The following descriptions were penned in 1980 by W.Bro CH Pryce, Founder and the first Master of Cae Glas Lodge. The observant Brother will notice that these descriptions are reproduced on the Lodge’s place-mats used at the Festive Board and serve as a constant reminder of our origins.
The Lodge Name
The name ‘Cae Glas’ was chosen by the Founders as being appropriate to Oswestry, being the name of a piece of land which still remains an open space in the heart of the town, now a public park, whose fine gates are the Town’s War Memorial.
This piece of land, about 10 acres in all, was once the estate attached to Cae Glas Mansion (since demolished) which was notable for two fine pillars which stood at its front porch. The estate was sold for £6000 to the Town Council in 1910 on the condition that it would be converted into a public park, and the owner himself gave £200 towards the cost of the conversion.
Of the other Lodges in the Town, one has an Anglo-Saxon name, the other a Norman name, and the Founders thought that in view of Oswestry’s connections with the Principality, a Welsh name would not be amiss.
‘Cae’ is the Welsh name for ‘field’. ‘Glas’ may be ‘green’ or ‘blue’, so that the popular translation is ‘Green Field’. However, the student of old place names is not so easily satisfied.
In such a borderland area as this, place names frequently become distorted and their true origin obscured. For instance, the English (from a defect in aspiration peculiar to their dialect?) are unable to pronounce the Welsh ‘ll’ and substitute a ‘k’ or ‘g’. Hence ‘llais’ would become ‘klice’ or ‘glas’. The open space which is now Cae Glas stood outside the Town walls between the secular centre of the castle and town and the ancient monastic settlement of Whiteminster on the south-west side of the Town. A place where parleys or public meetings might be held.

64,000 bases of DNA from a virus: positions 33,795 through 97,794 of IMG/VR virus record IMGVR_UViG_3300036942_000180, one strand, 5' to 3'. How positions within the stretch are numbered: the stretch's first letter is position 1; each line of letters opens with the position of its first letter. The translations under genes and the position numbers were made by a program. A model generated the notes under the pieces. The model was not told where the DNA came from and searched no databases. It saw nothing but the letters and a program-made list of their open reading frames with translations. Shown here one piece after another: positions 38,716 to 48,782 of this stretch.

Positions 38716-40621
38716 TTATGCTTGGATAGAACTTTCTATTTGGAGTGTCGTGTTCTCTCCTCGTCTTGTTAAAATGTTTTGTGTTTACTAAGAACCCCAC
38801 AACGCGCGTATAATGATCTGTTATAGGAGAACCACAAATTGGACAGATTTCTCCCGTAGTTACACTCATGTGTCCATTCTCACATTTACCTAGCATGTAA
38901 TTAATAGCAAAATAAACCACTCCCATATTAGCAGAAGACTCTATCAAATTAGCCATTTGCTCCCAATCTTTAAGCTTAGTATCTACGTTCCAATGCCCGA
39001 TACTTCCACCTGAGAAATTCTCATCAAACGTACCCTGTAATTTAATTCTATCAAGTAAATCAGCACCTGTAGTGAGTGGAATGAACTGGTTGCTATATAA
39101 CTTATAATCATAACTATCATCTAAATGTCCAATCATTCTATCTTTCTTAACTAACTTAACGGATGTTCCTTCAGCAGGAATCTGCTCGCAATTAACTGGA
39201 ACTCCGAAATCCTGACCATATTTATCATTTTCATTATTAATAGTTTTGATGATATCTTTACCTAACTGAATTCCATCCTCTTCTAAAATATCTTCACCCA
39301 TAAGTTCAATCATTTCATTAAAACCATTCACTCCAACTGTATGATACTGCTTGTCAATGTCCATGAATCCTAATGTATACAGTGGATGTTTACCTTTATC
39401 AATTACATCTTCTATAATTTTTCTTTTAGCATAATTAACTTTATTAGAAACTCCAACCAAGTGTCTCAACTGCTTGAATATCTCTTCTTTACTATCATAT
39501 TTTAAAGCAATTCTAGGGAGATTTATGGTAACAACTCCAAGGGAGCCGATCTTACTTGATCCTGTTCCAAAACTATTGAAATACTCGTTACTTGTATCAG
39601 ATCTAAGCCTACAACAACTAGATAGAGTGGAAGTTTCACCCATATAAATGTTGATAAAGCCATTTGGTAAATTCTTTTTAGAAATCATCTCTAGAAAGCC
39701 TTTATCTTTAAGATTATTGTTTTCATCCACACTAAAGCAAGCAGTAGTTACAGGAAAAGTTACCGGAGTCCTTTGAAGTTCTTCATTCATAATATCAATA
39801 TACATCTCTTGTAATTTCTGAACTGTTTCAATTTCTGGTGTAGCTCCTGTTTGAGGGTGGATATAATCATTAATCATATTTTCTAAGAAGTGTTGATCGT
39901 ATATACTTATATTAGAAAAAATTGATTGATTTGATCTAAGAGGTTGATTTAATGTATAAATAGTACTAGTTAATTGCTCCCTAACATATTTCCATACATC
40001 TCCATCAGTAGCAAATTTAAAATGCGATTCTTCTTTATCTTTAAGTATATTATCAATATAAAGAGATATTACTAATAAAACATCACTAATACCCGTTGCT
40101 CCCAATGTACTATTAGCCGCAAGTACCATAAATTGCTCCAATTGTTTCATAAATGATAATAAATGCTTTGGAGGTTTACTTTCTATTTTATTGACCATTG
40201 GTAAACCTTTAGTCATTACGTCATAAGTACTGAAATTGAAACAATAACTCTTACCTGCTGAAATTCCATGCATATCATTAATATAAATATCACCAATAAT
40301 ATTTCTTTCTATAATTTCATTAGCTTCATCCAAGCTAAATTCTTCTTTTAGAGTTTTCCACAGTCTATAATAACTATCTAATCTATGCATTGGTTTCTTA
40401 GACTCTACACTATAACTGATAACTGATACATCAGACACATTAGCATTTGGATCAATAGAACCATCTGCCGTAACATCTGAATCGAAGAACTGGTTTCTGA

Could it have been ‘Caer’r llais’ the field of the voice? ‘Blue Field’ is acceptable if one remembers that the famous Kentucky Blue Grass is in fact our
Common Meadow Grass (Poa pratensis), which still grows in Cae Glas Park.
The Lodge Banner
Freemasons will be familiar with the significance of the various symbols depicted on the Banner. In the centre, above the square and compasses, is shown a squared pavement in perspective flanked by the two great pillars of the Temple.
The pavement is reflected in gold above, implying the rays of the rising sun at the opening of the Lodge, and those of the setting sun at its closing.
Above the pavement we may gaze out of the Lodge, past an ear of corn. At a scene of green fields crossed by a stream, reminding us of the origin of the name of the Lodge and of the beauty of the Province of Shropshire.
In the distance, mountains remind us of Oswestry’s connections with Wales, the origin of our Province, and our brotherhood with our near neighbours.
The All-Seeing Eye is displayed in such a position in the ogee quatrefoil which serves as a window that it may observe without as well as within.
Above the quatrefoil, the name and number of the Lodge are displayed against the background of the sky as a reminder of the heights to which the members should endeavour to lift the honour and reputation of the Lodge.